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Opinion Here’s the trouble with canceling tariffs

Volunteers with a sniper unit deploy in Maryinka, Ukraine, on May 17. (Wojciech Grzedzinski for The Washington Post)
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Fareed Zakaria’s May 20 Friday Opinion column, “President Biden has the means to reduce inflation. Why isn’t he acting?,” was heartbreaking at a time when Russian troops are marauding through Ukraine killing innocent civilians. The idea that it is better for Mr. Biden to focus on easy political wins with Chinese tariffs is exactly the kind of logic that Russian President Vladimir Putin counted on when dealing with the West. For decades, the leaders of the free world have been more interested in making deals with dictators than considering the consequences to global order. Germany’s decision to walk away from the Nord Stream 2 pipeline is admirable, but it took the biggest war in Europe since World War II to change the calculus.

It is intellectually disingenuous to suggest that every single policy President Donald Trump enacted was a bad one that should be reversed. Voters will reward leaders who consider the full value and implications of global policy.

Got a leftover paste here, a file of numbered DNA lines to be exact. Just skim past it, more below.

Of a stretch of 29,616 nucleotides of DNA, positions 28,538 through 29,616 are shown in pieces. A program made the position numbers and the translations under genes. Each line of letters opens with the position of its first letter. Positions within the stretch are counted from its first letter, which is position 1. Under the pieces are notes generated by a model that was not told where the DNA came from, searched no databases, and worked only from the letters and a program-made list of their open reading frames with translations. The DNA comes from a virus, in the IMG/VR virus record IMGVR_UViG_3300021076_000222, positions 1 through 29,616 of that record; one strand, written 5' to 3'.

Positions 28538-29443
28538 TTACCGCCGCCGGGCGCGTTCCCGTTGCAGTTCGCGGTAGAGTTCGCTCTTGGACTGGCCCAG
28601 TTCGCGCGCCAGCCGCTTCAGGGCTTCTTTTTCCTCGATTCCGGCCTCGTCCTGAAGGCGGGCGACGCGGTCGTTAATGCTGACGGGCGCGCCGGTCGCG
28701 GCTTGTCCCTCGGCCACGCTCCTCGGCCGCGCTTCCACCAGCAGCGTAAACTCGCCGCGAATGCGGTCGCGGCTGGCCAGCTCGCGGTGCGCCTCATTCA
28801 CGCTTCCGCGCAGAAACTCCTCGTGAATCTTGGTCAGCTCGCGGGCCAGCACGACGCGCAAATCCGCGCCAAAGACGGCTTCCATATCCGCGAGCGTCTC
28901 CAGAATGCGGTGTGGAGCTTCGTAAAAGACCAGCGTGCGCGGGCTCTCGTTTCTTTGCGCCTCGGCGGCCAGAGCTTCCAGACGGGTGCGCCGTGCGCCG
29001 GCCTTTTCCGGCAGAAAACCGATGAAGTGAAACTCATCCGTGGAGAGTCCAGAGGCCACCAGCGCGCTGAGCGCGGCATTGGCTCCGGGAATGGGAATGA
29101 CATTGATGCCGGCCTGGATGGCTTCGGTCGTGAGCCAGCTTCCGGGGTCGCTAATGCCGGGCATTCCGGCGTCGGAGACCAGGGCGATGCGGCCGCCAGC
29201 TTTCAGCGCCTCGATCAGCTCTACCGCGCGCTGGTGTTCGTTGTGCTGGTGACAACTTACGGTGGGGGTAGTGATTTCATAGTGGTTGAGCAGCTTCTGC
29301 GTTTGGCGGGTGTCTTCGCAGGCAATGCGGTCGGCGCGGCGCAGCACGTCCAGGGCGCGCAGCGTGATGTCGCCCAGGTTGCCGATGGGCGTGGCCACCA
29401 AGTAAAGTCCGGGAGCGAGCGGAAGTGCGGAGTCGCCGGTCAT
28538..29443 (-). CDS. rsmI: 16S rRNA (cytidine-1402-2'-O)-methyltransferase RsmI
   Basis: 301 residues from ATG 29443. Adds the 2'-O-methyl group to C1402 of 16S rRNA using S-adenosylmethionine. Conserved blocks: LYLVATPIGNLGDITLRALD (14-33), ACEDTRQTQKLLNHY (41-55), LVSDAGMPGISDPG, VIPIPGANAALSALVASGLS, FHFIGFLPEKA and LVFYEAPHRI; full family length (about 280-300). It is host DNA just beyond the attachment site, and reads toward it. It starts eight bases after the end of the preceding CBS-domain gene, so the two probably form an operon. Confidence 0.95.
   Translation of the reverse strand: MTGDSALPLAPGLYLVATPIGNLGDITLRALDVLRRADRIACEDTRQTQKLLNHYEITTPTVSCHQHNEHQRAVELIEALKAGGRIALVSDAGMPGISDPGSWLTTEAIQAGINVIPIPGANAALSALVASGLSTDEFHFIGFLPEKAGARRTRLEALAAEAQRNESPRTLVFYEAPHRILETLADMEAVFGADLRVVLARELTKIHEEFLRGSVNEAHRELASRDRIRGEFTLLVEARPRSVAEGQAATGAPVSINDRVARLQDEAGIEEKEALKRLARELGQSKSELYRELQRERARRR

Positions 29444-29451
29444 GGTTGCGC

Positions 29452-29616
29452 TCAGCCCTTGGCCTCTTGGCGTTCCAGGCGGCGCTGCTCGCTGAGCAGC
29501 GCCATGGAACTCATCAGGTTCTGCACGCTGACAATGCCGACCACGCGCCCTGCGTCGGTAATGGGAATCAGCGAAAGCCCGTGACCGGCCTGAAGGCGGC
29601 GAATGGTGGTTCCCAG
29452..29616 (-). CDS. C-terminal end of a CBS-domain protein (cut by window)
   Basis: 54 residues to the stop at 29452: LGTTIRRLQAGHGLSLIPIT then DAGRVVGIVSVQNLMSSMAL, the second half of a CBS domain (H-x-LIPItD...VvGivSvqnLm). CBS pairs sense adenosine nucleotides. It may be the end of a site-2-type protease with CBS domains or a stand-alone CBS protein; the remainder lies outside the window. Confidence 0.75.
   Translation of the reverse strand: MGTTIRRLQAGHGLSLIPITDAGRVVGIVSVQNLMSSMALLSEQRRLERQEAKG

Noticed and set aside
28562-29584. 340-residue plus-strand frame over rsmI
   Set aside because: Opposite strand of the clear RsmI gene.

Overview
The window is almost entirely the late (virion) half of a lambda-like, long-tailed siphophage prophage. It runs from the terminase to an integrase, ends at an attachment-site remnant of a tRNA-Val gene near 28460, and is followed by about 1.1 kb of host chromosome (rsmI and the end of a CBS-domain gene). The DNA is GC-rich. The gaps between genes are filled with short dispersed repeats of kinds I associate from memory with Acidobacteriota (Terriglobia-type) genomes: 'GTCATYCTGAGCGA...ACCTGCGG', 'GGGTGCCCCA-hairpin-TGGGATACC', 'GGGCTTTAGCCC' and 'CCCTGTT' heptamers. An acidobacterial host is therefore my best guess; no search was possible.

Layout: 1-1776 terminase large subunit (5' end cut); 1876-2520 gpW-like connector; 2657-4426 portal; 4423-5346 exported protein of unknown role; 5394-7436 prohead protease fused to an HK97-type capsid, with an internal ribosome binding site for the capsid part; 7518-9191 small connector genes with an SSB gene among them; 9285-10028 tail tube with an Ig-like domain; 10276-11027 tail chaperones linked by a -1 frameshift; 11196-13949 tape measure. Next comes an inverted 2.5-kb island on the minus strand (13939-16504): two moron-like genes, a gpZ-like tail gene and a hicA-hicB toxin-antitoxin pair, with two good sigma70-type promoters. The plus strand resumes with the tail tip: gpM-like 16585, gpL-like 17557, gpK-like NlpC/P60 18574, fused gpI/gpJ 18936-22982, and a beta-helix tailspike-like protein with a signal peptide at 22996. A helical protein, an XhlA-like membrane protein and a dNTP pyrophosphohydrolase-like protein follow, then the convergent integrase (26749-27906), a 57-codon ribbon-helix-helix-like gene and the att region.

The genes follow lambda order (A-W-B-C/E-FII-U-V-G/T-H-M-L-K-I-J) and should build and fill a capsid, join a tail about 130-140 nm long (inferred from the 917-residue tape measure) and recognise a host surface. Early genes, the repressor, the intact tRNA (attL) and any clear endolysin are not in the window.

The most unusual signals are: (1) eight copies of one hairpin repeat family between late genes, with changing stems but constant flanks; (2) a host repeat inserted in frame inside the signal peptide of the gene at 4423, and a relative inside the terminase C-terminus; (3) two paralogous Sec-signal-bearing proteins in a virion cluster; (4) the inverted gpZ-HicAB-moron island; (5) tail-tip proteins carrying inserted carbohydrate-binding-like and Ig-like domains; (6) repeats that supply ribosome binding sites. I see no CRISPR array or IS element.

Patrick Andrews, Fairfax Station

It’s telling that in calling for the repeal of tariffs to combat inflation, Fareed Zakaria never mentioned why penalty tariffs were imposed in the first place — to address China’s unfair and predatory trade practices — or the price we would pay in lost jobs and leverage with China if they were lifted.

Tariffs didn’t cause inflation, and cutting them isn’t the solution. They give us a chance to compete and trade negotiators a powerful tool to get China to change its behavior.

As Josh Rogin wrote the same day in “A concession to China that Biden can’t afford to make” [Friday Opinion], removing tariffs “would have little, if any, measurable effect on inflation.” But it would be a surrender to China and send more American factories and jobs there. Let’s not take a simplistic, knee-jerk approach to inflation that undermines U.S. firms and workers.

Kimberly Glas, Washington

The writer is president and chief executive of the National Council of Textile Organizations.